While checking into our hotel in Williams, Arizona, after the first day of our 16-day road trip, we started talking to a guy named Josh. He told us he and many others from all over the county were in town for the memorial service for a fallen war veteran. Their group is composed of ex-military veterans or ex-military contractors that support and fight against terrorism as patriot Americans.
Later that night while walking back from dinner we passed the memorial gathering and talked to several more members. Both my wife, Sheila, and I gave our condolences, and one guy handed us a prayer card for the fallen vet, Erik T. Mathijssen.
USMC Gunny Sergeant Mathijssen, who had served multiple combat missions in Iraq and Afghanistan, passed on Monday, July 7, 2015, just one day shy of his 42nd birthday. His last motorcycle ride ended that fateful night when a car making a left turn pulled out in front of him. Erik’s last ride never finished, it stopped!
Maybe it was because he was ex-military and a motorcycle rider that my wife and I felt a deep connection to this man whom we had never met. I read his prayer card several times, and on the back it said “I’m Free.” Isn’t that the feeling we all felt when we started riding? That morning I told my wife we were taking Erik with us for the rest of our 5,000 mile trip, so we clipped his prayer card to the side of the windshield and off we rode.
We were going to take Erik’s spirit with us, a ride to remember, and one that would have a happy ending. We rode up to the Grand Canyon and later to Four Corners, where we ran into four of the guys who had attended Erik’s service. We introduced ourselves and told them we were taking Erik to South Dakota, Montana, Washington and then back to California with us for the rest of our trip. They saw the prayer card clipped to the windshield of my Gold Wing, and one of them said, “He’ll be traveling in style.” We took a few pics with them and we all left in the cold rain.
We traveled through Durango and Pagosa Springs, where we stopped for the night. The next day we visited our son, who is currently based in Canon AFB, and his wife in Clovis, New Mexico.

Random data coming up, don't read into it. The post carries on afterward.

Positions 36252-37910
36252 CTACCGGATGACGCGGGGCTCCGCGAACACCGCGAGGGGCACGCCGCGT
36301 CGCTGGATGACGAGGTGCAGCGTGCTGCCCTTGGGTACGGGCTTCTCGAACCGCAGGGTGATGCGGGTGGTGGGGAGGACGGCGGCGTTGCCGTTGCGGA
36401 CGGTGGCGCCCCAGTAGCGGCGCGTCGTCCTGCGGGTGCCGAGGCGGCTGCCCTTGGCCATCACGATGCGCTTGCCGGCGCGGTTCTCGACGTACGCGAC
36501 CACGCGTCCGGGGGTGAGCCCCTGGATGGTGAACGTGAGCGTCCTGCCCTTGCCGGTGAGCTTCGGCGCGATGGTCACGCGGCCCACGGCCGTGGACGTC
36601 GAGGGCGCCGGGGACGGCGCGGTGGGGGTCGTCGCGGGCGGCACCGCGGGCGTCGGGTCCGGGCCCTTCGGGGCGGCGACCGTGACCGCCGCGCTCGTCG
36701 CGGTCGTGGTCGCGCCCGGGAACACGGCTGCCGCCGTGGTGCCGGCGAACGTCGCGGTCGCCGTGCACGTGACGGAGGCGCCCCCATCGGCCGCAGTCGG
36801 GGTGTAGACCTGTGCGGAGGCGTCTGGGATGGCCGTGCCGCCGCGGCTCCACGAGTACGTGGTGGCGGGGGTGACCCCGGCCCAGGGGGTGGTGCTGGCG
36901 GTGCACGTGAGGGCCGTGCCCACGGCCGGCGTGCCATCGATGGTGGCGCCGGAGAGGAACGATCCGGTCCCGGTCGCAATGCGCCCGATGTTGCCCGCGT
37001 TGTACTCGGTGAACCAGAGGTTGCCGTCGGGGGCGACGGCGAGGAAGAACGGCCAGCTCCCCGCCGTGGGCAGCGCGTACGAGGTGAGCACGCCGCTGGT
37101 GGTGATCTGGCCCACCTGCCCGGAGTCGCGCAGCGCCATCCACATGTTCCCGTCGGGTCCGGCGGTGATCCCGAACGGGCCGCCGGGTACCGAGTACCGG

The following day, the air was hot as we rode up Interstate 25 to Denver. Erik was getting a front-row view. We finally made it to the Black Hills, where we stayed for several days. In town we told our story about Erik and asked a number of people if they would pose for a picture. It seemed everyone could relate and nobody refused.
On to the Beartooth Highway and Yellowstone, the weather was spectacular and the roads dry. Heading north to Glacier National Park and up and over Going to the Sun Road, we had another outstanding day. From Missoula, we turned West on State Route 12 and took the LoLo pass into Kennewick.
The air was heavy with smoke, but we managed to get through the pass before they closed the road. It seemed like someone upstairs was looking out for us too.
Finally making our way to the coast we stopped in Astoria, with a calm sigh of relief as the cool air brushed our faces. Riding south on State Route 101 we drifted over 300 miles of the Emerald Coast, stopping at the Tillamook cheese factory and numerous other places.
We passed more coastline and multiple stands of Giant Redwood trees as Sheila and I continued south with Erik still clipped to the windshield. I must have looked at the back of Erik’s prayed card a hundred times and read the words “I’m Free” because that’s what my wife and I felt. No time schedule, no appointments, no meetings, just being one with nature and the calling of the road.
The date was August 16 when we arrived home in California, 41 days after Erik started his last ride. We stopped by the beach and took several more pictures. This day, both our ride and Erik’s was finished. It was our honor to share this ride with him.
Now you can rest in peace, USMC Gunny Sergeant Erik T. Mathijssen. Your journey is over.